Mushroom supplier pays conservation charity £54,000 to ‘make amends’ for packaging failures

The Marine Conservation Society has been paid more than £54,000 by a mushroom supplier to “make amends for failures” amid a legal row over packaging, according to the Environment Agency.

Walsh Mushrooms Group of Vale Park, Evesham has paid £54,880 to the charity after the company admitted that it had not registered under packaging regulations over a ten-year period, between 2007 and 2017 and had failed to implement proper recycling practices, says the Environment Agency.

The Environment Agency says the company handled nearly 9,000 tonnes of packaging in that period.

Jenny Griffiths, education manager at the Marine Conservation Society said the payment is being used “to research, design and create new education materials to inspire action and ocean friendly behaviours from consumers and businesses throughout England”.

The action has been taking using an ‘enforcement undertaking’, which is an alternative sanction to prosecution of fine for dealing with environmental offences. It is a legally-binding voluntary agreement.

Ben Haste, Environment Agency regulatory officer added: “Enforcement undertakings are an effective enforcement tool used by the Environment Agency to enable businesses to address breaches of environmental legislation and contribute to environmental projects.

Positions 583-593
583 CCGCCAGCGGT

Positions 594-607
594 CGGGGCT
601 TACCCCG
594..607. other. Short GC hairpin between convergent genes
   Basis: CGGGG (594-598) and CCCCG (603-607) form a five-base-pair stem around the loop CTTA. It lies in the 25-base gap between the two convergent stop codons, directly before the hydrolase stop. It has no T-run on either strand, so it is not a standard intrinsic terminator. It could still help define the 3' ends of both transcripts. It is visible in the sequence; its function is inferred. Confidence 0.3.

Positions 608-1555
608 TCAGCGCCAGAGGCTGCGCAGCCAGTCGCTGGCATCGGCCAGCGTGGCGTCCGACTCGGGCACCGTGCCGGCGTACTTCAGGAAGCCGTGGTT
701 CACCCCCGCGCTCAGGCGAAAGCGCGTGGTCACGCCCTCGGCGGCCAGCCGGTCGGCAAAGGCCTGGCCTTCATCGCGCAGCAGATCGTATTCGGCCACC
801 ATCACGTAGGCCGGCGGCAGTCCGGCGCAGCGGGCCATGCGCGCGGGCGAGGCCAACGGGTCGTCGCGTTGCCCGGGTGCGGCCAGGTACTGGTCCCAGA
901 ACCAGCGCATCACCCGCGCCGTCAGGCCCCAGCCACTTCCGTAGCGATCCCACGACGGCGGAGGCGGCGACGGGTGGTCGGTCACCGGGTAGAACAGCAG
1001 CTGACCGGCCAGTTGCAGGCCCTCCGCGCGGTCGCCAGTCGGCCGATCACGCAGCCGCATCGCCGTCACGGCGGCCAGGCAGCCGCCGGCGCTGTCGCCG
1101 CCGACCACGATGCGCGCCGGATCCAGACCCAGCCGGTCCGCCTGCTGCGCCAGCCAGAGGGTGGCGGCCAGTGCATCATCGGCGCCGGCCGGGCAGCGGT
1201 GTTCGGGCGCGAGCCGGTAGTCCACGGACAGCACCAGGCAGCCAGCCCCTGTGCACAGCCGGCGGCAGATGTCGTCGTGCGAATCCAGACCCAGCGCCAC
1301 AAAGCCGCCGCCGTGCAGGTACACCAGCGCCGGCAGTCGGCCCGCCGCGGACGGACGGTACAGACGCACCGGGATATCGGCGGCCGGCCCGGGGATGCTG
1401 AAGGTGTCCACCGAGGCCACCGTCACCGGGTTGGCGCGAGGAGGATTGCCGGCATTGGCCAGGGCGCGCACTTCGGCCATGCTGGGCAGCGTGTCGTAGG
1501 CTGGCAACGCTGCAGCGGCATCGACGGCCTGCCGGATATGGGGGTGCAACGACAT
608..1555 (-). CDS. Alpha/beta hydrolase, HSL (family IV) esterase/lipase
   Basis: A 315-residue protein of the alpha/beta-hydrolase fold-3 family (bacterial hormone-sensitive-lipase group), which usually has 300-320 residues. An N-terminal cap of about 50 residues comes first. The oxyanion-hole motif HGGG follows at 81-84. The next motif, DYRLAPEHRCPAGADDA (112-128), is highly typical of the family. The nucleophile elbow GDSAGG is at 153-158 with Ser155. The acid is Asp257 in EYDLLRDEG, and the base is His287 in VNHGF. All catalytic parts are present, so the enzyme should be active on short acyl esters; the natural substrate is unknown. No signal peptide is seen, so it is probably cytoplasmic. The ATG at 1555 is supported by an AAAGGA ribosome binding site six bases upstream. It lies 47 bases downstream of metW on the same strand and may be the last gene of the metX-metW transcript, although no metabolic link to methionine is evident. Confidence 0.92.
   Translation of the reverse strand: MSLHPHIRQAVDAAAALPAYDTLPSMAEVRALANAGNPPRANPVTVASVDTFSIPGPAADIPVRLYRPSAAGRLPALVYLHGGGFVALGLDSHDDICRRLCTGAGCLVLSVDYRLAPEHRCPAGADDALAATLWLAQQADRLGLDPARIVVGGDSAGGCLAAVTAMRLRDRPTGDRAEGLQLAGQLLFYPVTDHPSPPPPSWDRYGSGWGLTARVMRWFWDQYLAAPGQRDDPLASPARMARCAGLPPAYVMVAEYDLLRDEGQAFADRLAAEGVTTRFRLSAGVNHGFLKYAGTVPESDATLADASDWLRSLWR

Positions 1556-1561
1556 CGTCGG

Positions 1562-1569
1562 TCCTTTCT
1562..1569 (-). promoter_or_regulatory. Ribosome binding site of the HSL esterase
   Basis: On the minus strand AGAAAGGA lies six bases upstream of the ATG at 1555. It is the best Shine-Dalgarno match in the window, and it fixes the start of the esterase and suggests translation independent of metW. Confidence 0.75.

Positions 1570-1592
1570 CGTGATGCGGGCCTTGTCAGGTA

“We are increasingly using this method of enforcement for suitable cases to bring businesses into compliance with environmental legislation and requirements, and to protect the environment.

“However, we will prosecute or impose monetary penalties in appropriate cases.”

    Share Story:

Recent Stories


How to elevate your non-profit storytelling with data and performance metrics.
Sage Intacct the non-profit financial management platform, takes a look at giving trends and insights.

What has the pandemic taught us about the public’s perception of charities?
In this episode of the Charity Times Leadership podcast, we take a look at what the pandemic has taught us about the public’s perception of charities. Charity fundraising platform, Enthuse, recently released its quarterly donor research study, which highlighted significant shifts in donor behaviour throughout the duration of the pandemic. Not only does the report highlight an overarching sense of positivity towards the sector, but a propensity for younger generations to give more generously, too. Lauren Weymouth is joined by Enthuse CEO, Chester Mojay-Sinclare to discuss more.

The importance of the ‘S’ in ‘ESG’
In this episode, Lauren Weymouth is joined by Ketan Patel, equities fund manager at EdenTree, to delve into the issue of social investment and why that all-important ‘S’ in ESG is more relevant now than ever before. The social element of ESG often gets forgotten when thinking about investing in more ethical and sustainable ways. But, after a challenging year for all areas of society, social injustice has been highlighted, and there’s a much greater need for charities to put people at the heart of their investment decisions.